Question: One thing that really grabs me about this essay [“Ghosts of the Mississippi”] is how you find physical details (in car rides, for example) that I think readers know but often take for granted, and also how they serve to give the reader a sense of the passage of real time. I realize each piece of work comes about in a different way, but do these kinds of details come to you in early drafts or do they appear when you’re revising and editing?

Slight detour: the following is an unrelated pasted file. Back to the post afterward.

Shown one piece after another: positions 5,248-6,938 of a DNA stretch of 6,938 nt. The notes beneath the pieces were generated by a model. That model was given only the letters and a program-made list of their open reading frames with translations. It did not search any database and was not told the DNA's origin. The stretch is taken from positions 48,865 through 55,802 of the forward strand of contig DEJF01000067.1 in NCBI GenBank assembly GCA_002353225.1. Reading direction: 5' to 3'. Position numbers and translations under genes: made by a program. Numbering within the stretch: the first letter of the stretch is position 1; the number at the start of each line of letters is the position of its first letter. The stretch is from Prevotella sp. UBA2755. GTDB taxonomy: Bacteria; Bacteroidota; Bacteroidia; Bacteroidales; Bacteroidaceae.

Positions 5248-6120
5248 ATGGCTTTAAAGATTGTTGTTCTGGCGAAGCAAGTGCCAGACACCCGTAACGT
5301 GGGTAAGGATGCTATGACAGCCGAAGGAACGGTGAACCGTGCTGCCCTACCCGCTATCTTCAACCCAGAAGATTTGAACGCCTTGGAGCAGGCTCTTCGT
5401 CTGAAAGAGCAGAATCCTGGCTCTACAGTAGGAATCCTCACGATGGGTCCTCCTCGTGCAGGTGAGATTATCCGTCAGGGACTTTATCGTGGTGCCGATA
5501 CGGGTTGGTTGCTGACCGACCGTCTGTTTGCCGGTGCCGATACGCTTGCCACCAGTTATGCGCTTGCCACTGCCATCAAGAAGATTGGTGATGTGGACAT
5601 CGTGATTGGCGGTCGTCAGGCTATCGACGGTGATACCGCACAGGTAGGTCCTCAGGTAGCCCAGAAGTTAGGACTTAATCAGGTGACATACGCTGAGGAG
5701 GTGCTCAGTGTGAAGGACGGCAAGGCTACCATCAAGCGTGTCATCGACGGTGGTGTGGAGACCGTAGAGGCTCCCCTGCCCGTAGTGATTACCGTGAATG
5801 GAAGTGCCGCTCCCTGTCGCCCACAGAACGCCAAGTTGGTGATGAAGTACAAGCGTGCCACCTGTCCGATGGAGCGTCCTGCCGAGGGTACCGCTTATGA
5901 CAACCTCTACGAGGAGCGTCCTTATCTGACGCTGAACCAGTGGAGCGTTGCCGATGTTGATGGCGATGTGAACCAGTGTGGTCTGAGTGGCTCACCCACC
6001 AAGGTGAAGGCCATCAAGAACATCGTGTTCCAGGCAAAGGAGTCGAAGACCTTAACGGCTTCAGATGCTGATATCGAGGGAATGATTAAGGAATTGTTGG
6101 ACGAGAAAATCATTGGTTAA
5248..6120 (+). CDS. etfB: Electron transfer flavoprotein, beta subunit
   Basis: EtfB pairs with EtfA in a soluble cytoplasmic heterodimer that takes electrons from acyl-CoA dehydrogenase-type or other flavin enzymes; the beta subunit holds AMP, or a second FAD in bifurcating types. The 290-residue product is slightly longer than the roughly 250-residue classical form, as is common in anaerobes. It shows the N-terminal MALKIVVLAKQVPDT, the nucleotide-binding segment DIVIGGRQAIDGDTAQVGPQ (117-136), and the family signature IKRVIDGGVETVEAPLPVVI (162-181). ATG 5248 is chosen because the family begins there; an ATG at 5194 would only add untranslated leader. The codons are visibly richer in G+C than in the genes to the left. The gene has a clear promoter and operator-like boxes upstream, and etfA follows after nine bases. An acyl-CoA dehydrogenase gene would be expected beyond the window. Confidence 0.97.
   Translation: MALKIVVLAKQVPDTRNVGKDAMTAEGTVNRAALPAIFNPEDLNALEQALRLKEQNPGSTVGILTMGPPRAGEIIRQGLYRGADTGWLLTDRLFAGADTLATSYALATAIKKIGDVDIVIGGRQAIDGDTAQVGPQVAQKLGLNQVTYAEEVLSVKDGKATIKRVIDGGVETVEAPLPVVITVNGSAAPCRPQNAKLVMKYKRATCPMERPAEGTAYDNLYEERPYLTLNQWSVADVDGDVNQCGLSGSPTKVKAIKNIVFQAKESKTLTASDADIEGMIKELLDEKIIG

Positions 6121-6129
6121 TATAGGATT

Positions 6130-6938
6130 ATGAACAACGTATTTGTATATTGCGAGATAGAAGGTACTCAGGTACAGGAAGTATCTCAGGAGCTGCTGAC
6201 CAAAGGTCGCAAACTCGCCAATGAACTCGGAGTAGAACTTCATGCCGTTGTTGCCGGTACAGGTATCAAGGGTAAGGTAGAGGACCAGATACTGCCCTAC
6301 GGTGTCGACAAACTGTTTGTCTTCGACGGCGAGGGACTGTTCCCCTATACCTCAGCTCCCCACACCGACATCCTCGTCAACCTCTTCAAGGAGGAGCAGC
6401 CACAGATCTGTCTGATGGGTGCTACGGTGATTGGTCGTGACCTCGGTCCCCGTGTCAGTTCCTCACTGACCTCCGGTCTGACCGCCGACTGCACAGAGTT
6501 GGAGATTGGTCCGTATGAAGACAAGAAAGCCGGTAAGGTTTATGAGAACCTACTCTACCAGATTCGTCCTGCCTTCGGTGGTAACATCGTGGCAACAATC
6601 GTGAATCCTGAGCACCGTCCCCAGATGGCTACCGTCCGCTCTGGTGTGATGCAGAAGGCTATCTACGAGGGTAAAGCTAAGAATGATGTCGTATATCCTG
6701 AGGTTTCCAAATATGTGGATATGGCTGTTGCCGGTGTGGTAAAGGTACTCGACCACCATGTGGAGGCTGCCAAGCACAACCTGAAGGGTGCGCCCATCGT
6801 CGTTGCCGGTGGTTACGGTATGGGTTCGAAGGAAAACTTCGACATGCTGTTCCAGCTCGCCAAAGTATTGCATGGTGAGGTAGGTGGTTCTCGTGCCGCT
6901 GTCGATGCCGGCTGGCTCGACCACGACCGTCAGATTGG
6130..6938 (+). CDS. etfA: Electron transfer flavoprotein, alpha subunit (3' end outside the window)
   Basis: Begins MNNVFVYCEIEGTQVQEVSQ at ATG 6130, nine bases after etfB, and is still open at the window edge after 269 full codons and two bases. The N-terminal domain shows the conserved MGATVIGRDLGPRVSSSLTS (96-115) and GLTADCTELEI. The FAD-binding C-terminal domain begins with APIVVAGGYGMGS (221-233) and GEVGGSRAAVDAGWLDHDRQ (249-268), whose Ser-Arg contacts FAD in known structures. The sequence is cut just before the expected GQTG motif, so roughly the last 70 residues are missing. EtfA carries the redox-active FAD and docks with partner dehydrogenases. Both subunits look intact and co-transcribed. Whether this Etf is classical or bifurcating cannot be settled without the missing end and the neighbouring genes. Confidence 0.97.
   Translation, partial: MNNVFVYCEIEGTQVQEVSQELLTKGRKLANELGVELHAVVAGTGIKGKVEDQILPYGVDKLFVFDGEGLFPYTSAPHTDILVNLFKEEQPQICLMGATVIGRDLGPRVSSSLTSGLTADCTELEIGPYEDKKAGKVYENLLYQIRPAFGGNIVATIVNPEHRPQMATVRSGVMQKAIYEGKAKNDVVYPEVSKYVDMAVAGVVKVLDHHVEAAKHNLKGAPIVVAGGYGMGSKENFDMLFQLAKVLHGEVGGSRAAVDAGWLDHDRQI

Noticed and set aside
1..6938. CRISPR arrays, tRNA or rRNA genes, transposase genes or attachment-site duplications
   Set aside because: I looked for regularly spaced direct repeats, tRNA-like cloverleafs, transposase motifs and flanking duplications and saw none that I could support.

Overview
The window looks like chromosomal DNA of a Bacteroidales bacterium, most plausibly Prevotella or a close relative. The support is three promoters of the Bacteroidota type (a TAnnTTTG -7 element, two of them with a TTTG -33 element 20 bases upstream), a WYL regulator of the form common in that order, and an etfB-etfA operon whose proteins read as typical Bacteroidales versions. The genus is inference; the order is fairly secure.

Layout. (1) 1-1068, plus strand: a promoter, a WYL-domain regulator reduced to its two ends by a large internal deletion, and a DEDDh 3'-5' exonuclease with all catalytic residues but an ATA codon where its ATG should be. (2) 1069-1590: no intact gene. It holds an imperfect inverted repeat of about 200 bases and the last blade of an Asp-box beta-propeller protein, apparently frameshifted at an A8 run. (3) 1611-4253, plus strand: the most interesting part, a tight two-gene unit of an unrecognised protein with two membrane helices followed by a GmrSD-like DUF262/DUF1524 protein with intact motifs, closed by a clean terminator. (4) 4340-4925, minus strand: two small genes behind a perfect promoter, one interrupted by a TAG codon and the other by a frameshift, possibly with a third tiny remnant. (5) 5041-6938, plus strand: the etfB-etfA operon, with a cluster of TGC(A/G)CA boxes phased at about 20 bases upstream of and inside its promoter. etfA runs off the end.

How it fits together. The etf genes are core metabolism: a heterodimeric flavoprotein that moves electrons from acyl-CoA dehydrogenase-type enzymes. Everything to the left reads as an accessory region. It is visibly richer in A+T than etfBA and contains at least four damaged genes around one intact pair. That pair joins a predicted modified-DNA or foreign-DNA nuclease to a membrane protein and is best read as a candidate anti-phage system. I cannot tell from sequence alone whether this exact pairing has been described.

Answer: You’ve hit on a big thing about the book–this preoccupation of mine to slow things down to the point where Time itself is one of the main characters in all its cumbersome infinite-edged finite-ness. My first drafts are beyond dirty, almost everything is out of place, many of the important details are there, but in horrid clumps I then carve into shape. I’ve always loved the plays of Eugene O’Neill–the longer ones–for how they sit with situations in almost real time. Too there’s an incredible movie called “Killer of Sheep” about Watts in the l970s that captures the experience of economic poverty as it is lived, one deprivation or lost opportunity at a time–the weight of each moment pushing down. The more chaotic your life is, I think, the more you have this sense of each moment as not only a blur but as a hook in you that will be there forever.